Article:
Genome-editing techniques are promising tools in plant breeding. To facilitate a more comprehensive understanding of the use of genome editing, EU-SAGE developed an interactive, publicly accessible online database of genome-edited crop plants as described in peer-reviewed scientific publications.
The aim of the database is to inform interested stakeholder communities in a transparent manner about the latest evidence about the use of genome editing in crop plants. Different elements including the plant species, traits, techniques, and applications can be filtered in this database.
Regarding the methodology, a literature search in the bibliographic databases and web pages of governmental agencies was conducted using predefined queries in English. Identifying research articles in other languages was not possible due to language barriers. Patents were not screened.
Peer-reviewed articles were screened for relevance and were included in the database based on pre-defined criteria. The main criterium is that the research article should describe a research study of any crop plant in which a trait has been introduced that is relevant from an agricultural and/or food/feed perspective. The database does neither give information on the stage of development of the crop plant, nor on the existence of the intention to develop the described crop plants to be marketed.
This database will be regularly updated. Please contact us via the following webpage in case you would like to inform us about a new scientific study of crops developed for market-oriented agricultural production as a result of genome editing

Displaying 15 results

Traits related to improved food/feed quality

Reduced flavonoids and improved fatty acid composition with higher linoleic acid and linolenic acid, valuable for rapeseed germplasm and breeding. The genetic improvement has great significance in the economic value of rapeseeds.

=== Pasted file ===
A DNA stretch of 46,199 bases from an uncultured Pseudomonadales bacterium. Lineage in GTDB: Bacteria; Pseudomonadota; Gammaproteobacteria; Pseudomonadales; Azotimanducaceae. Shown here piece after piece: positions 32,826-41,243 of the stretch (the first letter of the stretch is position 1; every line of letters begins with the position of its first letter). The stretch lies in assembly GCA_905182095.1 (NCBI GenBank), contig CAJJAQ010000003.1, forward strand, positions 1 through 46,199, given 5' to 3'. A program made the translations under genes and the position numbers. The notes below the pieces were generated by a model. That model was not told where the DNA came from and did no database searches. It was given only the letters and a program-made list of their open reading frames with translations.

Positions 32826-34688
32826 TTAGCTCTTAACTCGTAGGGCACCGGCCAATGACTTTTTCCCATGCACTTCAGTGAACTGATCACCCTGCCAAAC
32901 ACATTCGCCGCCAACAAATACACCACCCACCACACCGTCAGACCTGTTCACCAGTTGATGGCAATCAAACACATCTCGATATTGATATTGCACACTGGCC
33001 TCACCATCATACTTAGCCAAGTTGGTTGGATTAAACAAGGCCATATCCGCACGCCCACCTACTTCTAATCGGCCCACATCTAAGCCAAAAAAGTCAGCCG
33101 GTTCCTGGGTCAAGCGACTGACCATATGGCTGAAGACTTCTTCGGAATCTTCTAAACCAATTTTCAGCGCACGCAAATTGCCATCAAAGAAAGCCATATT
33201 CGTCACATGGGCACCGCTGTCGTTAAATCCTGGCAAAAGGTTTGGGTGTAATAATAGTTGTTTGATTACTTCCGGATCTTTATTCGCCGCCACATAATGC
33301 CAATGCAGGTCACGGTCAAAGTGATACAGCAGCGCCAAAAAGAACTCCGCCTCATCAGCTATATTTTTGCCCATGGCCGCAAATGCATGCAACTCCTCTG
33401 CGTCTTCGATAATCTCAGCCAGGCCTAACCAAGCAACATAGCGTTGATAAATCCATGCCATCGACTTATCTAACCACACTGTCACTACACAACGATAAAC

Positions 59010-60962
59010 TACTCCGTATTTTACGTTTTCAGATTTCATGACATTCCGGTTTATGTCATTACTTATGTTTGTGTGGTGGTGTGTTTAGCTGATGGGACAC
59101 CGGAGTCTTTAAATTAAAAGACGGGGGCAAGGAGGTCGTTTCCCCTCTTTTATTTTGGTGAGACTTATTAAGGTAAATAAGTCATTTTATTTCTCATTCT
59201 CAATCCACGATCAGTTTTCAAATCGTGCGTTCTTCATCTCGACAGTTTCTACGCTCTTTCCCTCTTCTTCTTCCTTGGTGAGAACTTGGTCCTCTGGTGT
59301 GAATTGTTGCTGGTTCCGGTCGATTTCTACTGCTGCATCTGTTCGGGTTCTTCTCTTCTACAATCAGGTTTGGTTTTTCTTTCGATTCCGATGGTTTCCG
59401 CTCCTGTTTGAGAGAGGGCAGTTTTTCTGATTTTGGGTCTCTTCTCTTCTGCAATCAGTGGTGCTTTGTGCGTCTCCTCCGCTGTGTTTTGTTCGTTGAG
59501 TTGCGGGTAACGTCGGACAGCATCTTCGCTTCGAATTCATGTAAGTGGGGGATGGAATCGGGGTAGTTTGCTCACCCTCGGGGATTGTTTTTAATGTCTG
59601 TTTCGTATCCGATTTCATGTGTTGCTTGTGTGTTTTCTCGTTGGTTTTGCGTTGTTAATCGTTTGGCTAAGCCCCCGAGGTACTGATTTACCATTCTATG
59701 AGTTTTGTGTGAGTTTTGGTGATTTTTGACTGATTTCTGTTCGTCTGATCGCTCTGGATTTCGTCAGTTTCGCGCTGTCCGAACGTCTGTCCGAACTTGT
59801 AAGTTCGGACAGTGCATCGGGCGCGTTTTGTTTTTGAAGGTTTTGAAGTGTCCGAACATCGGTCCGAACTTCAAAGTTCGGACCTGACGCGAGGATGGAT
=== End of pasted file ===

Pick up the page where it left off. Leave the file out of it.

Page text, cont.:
( Xie et al., 2020 )
SDN1
CRISPR/Cas
Yangzhou University
The Ministry of Education of China, China
University of Western Australia, Australia
Reduced amount of saturated fatty acids (FA) in soybean seeds for nutrititional improvement. FA are linked to cardiovascular diseases.
( Ma et al., 2021 )
SDN1
CRISPR/Cas
Zhejiang University, China
La Trobe University, Australia
Fine-tuning the amylose content, one of the major contributors to the eating and cooking quality.
( Xu et al., 2021 )

BE
Jiangsu Academy of Agricultural Sciences/Nanjing Branch of Chinese National Center for Rice Improvement
Yangzhou University
Chinese Academy of Sciences, China
CSIRO Agriculture and Food, Australia
Changing grain composition: decrease in the prolamines, an increase in the glutenins, increased starch content, amylose content, and β-glucan content. The protein matrix surrounding the starch granules was increased.
(Yang et al., 2020)
SDN1
CRISPR/Cas
Sichuan Agricultural University, China
Norwich Research Park, UK
CSIRO Agriculture and Food, Australia
Specific differences in grain morphology, composition and (1,3;1,4)-β-glucan content. Barley rich in (1,3;1,4)-β-glucan, a source of fermentable dietary fibre, is useful to protect against various human health conditions. However, low grain (1,3;1,4)-β-glucan content is preferred for brewing and distilling.